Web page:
A Configurational Approach to Analyze Family Governance and Family Firm Outcome Preferences

A Configurational Approach to Analyze Family Governance and Family Firm Outcome Preferences

Antonio Carlos Cuenca, Tomás F. González-Cruz
DOI: 10.4018/978-1-7998-1655-3.ch015
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This chapter follows the new research current that looks for heterogeneity between family businesses and its consequences. Through a cluster analysis, the chapter presents a taxonomy of four groups with different family government profiles, depending on the scope—number of issues considered—and the level of formalization. Alike, the research describes the different relative importance that each group attaches a to financial and non-financial performance measures, as well as to the dimensions of business and family success. The chapter analyzes a sample of 147 SME family businesses that belong to the tourism industry. All of them are closely held family businesses that range between the first and third generation. Results show how family businesses with wide and formalized family government systems place a special emphasis on those success measures related to stakeholder satisfaction, family satisfaction, and wealth preservation. They present a stronger continuity intention.
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Along the last two decades Family-Business Academy focus his effort in developing a sound theoretical rationale, sometimes borrowed from mainstream general management literature –Agency Theory, Resource Based View, etc.–, sometimes as an own theoretical development that contributes to the general management Academy –Socio-Emotional Wealth–. In general terms, this theoretical background is useful in order to increase knowledge about family-firm distinctive mindset, resources, processes, practices and performance assessment, in comparison to non-family-firms.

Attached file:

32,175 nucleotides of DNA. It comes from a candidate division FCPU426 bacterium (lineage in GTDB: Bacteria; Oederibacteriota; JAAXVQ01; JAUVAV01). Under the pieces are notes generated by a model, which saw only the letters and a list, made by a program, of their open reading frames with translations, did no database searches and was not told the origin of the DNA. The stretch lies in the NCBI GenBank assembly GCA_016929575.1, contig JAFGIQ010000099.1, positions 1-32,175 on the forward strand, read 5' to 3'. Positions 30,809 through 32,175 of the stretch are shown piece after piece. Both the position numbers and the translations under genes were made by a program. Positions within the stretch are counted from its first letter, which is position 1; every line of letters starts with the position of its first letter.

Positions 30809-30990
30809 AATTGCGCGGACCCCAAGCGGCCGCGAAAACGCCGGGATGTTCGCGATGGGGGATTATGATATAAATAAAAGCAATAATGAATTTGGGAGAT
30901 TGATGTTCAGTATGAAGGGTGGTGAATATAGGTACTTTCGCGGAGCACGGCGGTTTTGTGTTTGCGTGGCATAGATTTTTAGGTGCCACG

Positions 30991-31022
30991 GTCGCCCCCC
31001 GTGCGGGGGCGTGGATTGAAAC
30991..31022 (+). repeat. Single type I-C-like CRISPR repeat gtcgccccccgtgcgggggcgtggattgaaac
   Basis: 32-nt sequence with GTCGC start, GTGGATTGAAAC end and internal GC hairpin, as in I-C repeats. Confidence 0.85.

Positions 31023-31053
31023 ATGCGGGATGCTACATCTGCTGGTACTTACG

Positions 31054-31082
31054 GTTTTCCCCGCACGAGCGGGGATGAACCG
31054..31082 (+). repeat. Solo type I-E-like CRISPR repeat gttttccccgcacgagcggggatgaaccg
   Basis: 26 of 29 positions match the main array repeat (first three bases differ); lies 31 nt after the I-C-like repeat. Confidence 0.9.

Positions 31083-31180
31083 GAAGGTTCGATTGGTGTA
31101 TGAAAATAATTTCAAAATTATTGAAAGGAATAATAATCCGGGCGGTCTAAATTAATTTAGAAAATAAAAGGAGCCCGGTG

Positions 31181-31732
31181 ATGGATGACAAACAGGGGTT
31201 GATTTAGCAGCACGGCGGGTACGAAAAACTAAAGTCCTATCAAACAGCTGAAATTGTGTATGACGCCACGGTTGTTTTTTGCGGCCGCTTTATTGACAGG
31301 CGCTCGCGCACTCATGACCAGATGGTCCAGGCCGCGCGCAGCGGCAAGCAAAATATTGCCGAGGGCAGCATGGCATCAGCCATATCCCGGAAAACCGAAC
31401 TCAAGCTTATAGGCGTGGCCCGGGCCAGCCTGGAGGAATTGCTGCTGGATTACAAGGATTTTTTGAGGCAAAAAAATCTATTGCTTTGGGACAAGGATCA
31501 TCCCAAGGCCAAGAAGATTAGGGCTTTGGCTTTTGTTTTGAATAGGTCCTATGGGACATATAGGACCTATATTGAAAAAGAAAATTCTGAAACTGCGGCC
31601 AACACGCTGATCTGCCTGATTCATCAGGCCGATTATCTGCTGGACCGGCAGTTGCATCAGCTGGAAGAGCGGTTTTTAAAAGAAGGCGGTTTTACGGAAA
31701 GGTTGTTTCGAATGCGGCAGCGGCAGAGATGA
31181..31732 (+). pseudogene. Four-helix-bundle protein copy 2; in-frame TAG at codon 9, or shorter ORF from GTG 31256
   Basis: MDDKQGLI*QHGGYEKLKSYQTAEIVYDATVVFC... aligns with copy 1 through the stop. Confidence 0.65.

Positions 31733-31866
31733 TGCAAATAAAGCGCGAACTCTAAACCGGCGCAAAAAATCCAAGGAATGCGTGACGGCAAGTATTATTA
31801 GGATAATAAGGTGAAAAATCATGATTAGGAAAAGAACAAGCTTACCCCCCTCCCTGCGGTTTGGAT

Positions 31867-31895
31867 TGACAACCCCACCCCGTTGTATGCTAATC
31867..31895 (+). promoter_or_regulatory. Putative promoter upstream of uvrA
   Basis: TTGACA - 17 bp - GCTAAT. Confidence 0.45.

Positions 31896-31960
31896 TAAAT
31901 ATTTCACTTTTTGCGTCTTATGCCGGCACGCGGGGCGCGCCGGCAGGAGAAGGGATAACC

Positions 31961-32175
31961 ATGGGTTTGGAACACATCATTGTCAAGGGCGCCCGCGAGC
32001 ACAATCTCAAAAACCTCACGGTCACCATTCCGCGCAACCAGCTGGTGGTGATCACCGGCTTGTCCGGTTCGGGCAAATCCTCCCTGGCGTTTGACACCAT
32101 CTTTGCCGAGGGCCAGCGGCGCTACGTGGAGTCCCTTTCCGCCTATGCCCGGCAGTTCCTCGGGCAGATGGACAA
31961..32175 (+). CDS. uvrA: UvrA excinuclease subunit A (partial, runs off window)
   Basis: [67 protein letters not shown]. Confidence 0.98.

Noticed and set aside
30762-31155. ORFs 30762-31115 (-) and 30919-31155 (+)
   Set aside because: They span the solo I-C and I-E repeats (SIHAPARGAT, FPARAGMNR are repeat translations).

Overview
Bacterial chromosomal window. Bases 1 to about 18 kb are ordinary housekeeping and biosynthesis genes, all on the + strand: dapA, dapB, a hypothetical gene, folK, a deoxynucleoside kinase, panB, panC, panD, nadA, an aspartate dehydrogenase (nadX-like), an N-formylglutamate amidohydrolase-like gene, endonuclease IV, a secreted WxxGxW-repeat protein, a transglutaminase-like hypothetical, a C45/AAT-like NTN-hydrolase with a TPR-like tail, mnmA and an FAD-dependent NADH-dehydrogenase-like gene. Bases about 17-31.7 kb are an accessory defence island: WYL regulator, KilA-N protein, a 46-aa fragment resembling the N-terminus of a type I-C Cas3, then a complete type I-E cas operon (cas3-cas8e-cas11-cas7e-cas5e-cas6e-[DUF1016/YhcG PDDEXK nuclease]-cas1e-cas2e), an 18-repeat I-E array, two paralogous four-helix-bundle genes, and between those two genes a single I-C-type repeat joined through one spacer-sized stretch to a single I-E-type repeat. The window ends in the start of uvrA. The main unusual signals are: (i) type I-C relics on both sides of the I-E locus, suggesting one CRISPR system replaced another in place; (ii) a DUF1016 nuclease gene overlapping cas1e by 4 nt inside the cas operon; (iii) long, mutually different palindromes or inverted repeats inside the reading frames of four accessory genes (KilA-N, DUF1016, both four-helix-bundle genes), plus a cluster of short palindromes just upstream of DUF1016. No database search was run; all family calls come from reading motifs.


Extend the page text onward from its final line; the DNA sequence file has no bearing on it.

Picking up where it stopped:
Meanwhile, some papers began to analyze family-business as a heterogeneous phenomenon, looking to gain better understanding about how different family-business bear different mindsets, deploy resources following a distinctive logic; enact different financial, management and organizational practices; and look for a different mix of firm outcomes.

Two main research strategies allow facing this challenge. First, departing from a sound rationale based on accepted theories, the development of typologies of family-firms that share common characteristics that differentiate each type from other family-business(Dyer, 2006; Li & Daspit, 2016, Nordqvist, Sharma, & Chirico, 2014; Scholes & Wilson, 2014; Sharma, 2002). The Second one, consist on exploring family-business features looking for taxonomies. This research strategy is inductive and empirically driven, and results in classifications that are valuable to develop new theory and advance in understanding family-business as a rich and diverse phenomenon. This chapter is going to follow this second research strategy.